Today, digital customer experience transformations are mandatory to stay ahead in business, not optional. Customers are demanding cutting-edge digital experiences, delivered on every channel, via every device, anytime and anywhere they desire. To satisfy these customers, companies are transforming their digital platforms, processes, and practices, leveraging new technologies, such as machine learning and artificial intelligence, and implementing Lean approaches and Design Thinking.
But although digital transformations are required, they are not risk free. These transformational projects generate a dizzying array of new cybersecurity risks. New digital processes generate mountains of customer data. Much of this data is stored inside the organization; some is shared with business partners. More data, stored in multiple places, provides a bigger, softer target for external hackers and internal bad actors.
The stakes are high. Any breach or leak of customer data can cost significant money to address. It also can incur the wrath of regulators and do serious damage to a company’s reputation.
Consequently, any company embarking on the digital transformation of their customer experience must make cybersecurity an integral part of their organizational culture.
Every New Touchpoint Brings New Risks
Right now, companies are supplying their customers with billions of digital apps, devices, and smart, internet-connected products - kitchen appliances, medical devices, cars - that, together, comprise the Internet of Things (IoT). And every new app, device, and gizmo accesses and generates data.
Traditionally, companies stored data - both customer and transactional - in a centralized and controlled manner, within the company's four walls, in databases that were guarded and protected. Today, that kind of control is impossible, and not even desirable. Data is generated everywhere, all the time, flowing into the organization from millions of distributed devices in the hands of customers and partners, not to mention from sensors critical to business operations in sectors ranging from retail to telecommunications to manufacturing.
These connected devices are proliferating at an astonishing rate. According to Gartner, there will be 20.4 billion connected devices in use worldwide by 2020, more than double the number deployed at the end of 2017.1
Each of these connected digital devices serves as a touchpoint through which companies and customers interact for purposes of marketing, sales, customer service, payments and more. And each of these billions of touchpoints represents a potential point of attack that people with bad intentions - either criminal hackers or disgruntled employees - can exploit. Data theft or misuse not only constitutes a reputational and financial risk to corporations but could have disruptive impact on customers' lives. For example:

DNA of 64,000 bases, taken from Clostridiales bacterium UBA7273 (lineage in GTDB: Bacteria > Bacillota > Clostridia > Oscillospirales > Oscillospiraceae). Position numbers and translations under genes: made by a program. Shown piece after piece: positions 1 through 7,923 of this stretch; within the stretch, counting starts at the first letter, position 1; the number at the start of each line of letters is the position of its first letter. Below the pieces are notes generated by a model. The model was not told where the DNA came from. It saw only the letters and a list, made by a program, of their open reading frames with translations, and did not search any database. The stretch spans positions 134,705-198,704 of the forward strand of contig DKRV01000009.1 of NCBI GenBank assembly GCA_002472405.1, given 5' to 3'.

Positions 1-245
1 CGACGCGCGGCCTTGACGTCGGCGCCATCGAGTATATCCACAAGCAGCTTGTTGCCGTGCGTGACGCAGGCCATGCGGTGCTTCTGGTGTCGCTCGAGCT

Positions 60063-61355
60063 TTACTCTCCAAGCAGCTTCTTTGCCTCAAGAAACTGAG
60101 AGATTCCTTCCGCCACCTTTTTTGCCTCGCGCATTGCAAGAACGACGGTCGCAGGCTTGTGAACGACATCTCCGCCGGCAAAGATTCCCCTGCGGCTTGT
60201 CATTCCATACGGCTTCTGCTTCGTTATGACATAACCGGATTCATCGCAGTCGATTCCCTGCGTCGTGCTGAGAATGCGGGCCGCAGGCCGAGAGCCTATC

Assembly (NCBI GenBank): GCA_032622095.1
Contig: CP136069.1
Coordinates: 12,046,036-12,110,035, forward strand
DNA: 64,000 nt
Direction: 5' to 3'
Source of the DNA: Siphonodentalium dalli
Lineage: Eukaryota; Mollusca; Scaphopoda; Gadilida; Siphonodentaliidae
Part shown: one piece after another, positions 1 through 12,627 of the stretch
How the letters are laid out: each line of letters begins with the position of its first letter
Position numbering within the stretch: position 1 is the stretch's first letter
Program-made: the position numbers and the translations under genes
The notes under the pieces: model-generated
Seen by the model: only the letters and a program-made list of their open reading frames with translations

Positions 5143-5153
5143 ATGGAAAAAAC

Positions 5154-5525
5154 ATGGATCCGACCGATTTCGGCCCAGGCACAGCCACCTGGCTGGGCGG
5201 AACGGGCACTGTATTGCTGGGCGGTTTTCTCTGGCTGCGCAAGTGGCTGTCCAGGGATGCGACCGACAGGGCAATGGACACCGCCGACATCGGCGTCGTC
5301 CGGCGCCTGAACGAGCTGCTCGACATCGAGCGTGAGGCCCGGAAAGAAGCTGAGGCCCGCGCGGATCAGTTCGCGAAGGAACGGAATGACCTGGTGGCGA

■ In 2017, Wired warned that connected medical equipment - from sensors and monitors to implantable devices like pacemakers and insulin pumps - were all vulnerable to hack attacks. Once they gain access, hackers could steal medical records, execute ransomware attacks or even cause a device to malfunction so that, for example, a patient might receive a fatal overdose of insulin.2
■ White hat hackers publicized the fact in 2017 that they had been able to access the infotainment system - including microphone, navigation system and speakers - on certain Volkswagen and Audi models.3 As automakers move forward with plans for hands-free driving, and eventually fully autonomous vehicles, the health and safety implications of hack attacks on connected cars becomes realistically dire.
■ More and more consumers are stocking their homes with IoT devices including baby monitors, security cameras, doorbells and thermostats. But researchers at Israel's Ben-Gurion University found that the security protocols on such off-the-shelf IoT devices were easily breached.4 Indeed, there are anecdotal reports of malevolent strangers hacking into baby monitors to shout insults at children and their parents, play music or hijack control of the camera.5
■ At the 2017 Mobile World Congress Americas, an IoT Security expert conducted a live hack attack on a fictional home with multiple IoT devices, quickly taking control of an Amazon Echo, IP camera, smart alarm and smart lock to gain physical access to the home.6 This scenario is especially troubling given Berg Insight’s prediction that more than half of all homes in North America will become smart homes by the year 2021.7
Pouring Money into the Wrong Buckets
Companies know that cybersecurity risks are rising; they want to protect themselves and their customers, so they are ramping up their cybersecurity spending. IDC predicts that spending on security-related hardware, software and services will reach $91.4 billion worldwide in 2018, a 10.2 percent increase over 2017.8 Spending on cybersecurity will continue to soar over the next three years, especially in the telecommunications sector where IDC projects a 13% CAGR in cybersecurity investments.